The Ten Worst Days Ever In The Stock Market
We usually talk about stock market performance on a yearly basis. And last year’s -18% S&P 500 loss was nothing to write home about. But during bad years daily volatility can also spike. In 2022 the index’s worst day was September 13th when it fell -4.3%. How does that one-day loss stack up against the worst days the stock market has seen in the past? It’s not even close.
On October 19, 1987 the S&P 500 plunged by over -20%. That date, the biggest one-day decline in the market’s history, became known as Black Monday 1987. While it’s generally difficult to attribute daily market movements to any particular factor, that crash remains exceptionally mysterious. Some point to the rise of stock options and derivatives as the source of the problem. Others suggest it was caused by foreign investors driving prices up too rapidly. Whatever the cause, the event led to the creation of a circuit-breaker market reform that pauses trading during rapid selloffs.
The second worst day in history for market declines was October 28, 1929, when the S&P 500 dropped -12.3%. The following day (Black Tuesday) was number four, with the index shedding another -10.2%. The stock market gave up nearly $30 billion in value over those two days. By mid-November the DJIA had lost almost half its value, and by mid-1932 it had declined by nearly -90%. It would take another 22 years for it to catch up to its previous high. No wonder everyone refers to this period as the Great Depression.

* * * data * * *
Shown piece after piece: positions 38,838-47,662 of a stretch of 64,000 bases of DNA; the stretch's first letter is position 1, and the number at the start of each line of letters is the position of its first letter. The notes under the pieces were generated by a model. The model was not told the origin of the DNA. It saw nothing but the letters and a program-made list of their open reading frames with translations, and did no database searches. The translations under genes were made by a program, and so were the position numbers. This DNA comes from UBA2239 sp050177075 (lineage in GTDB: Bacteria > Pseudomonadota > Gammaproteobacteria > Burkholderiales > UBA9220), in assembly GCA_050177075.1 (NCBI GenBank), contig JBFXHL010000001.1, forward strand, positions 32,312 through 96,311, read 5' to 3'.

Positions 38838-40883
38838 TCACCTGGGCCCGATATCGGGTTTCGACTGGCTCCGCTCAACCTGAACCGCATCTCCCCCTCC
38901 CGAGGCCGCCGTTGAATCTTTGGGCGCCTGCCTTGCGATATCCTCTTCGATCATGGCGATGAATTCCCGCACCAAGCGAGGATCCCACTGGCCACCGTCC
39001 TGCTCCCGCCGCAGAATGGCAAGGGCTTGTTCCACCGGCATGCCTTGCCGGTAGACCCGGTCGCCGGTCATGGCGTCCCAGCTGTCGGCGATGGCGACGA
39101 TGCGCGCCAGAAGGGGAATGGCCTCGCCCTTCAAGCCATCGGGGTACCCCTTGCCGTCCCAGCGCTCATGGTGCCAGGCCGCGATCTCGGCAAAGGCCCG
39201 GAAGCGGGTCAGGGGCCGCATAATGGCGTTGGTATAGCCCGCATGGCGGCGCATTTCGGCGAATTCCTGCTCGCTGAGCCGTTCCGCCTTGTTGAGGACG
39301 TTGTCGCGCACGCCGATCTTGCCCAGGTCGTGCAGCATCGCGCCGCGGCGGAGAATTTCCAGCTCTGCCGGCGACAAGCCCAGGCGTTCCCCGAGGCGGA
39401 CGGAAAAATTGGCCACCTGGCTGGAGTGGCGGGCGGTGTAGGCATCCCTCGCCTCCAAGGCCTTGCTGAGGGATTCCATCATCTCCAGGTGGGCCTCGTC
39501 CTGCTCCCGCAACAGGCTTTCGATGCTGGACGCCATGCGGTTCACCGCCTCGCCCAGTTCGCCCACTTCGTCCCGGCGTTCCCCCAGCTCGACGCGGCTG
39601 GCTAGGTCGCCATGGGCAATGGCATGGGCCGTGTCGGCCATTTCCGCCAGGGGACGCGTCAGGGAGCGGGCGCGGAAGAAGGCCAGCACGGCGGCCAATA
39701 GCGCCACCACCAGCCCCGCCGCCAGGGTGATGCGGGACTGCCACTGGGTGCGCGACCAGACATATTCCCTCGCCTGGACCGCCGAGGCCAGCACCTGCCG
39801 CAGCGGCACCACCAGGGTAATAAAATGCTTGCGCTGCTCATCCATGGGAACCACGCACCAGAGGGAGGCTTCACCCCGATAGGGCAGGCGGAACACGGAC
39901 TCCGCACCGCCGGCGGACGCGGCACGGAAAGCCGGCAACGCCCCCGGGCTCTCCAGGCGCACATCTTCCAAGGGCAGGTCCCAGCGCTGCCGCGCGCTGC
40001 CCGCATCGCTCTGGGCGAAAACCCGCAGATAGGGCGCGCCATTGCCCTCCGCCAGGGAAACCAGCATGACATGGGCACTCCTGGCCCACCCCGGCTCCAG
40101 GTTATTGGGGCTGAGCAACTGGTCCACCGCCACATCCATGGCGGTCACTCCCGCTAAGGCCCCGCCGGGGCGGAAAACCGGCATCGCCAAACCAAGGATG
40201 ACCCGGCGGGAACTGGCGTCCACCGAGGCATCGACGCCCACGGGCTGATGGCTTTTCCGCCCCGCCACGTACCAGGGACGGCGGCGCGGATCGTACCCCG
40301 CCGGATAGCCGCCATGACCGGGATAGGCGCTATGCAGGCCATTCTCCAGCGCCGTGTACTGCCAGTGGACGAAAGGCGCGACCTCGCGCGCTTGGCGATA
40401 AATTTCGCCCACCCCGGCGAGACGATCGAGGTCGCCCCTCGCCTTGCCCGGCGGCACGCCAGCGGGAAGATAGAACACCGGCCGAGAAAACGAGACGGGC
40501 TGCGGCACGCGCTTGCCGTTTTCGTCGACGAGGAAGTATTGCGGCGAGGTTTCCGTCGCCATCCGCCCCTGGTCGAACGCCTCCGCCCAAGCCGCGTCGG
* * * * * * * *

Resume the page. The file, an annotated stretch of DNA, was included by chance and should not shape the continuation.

The third biggest drop (-12%) occurred on March 16, 2020 shortly after its sixth biggest decline (-9.5%) on March 12. The cause was the advent of the COVID-19 pandemic, which led to the shutdown of large swaths of the economy and ushered in a period of high market volatility. The circuit breakers created after the 1987 decline halted trading four times that month. But unlike the crash of 1929, the market fully recovered after only a couple of months.
On Nov. 6, 1929, just a week after Black Tuesday and a surprising market rally, the DJIA experienced the market’s fifth biggest drop, another -9.9%.
The seventh biggest decline occurred during the 1937 recession on Oct. 18 (-9.2%). That period represented the third largest economic downturn of the 20th century (from May 1937 until June 1938), when unemployment reached 20% and real GDP fell almost -10%.
Numbers eight and nine occurred during the so-called Great Recession of 2008. On October 15th the S&P 500 fell -9% and another -8.9% on December 1st. From its peak in October 2007 to its trough in March 2009 the large cap index lost -57%. (The speed of the collapse began to accelerate on September 29th when Congress rejected a $700 billion bank bailout.)
The tenth largest one-day decline occurred on July 20, 1933 (just under -8.9%) in the midst of President Roosevelt’s aggressive actions to mitigate the depression after taking office.
Most people will probably look back on 2022 as one of the worst years ever for their investment portfolio. But in the context of daily volatility, last year was relatively benign.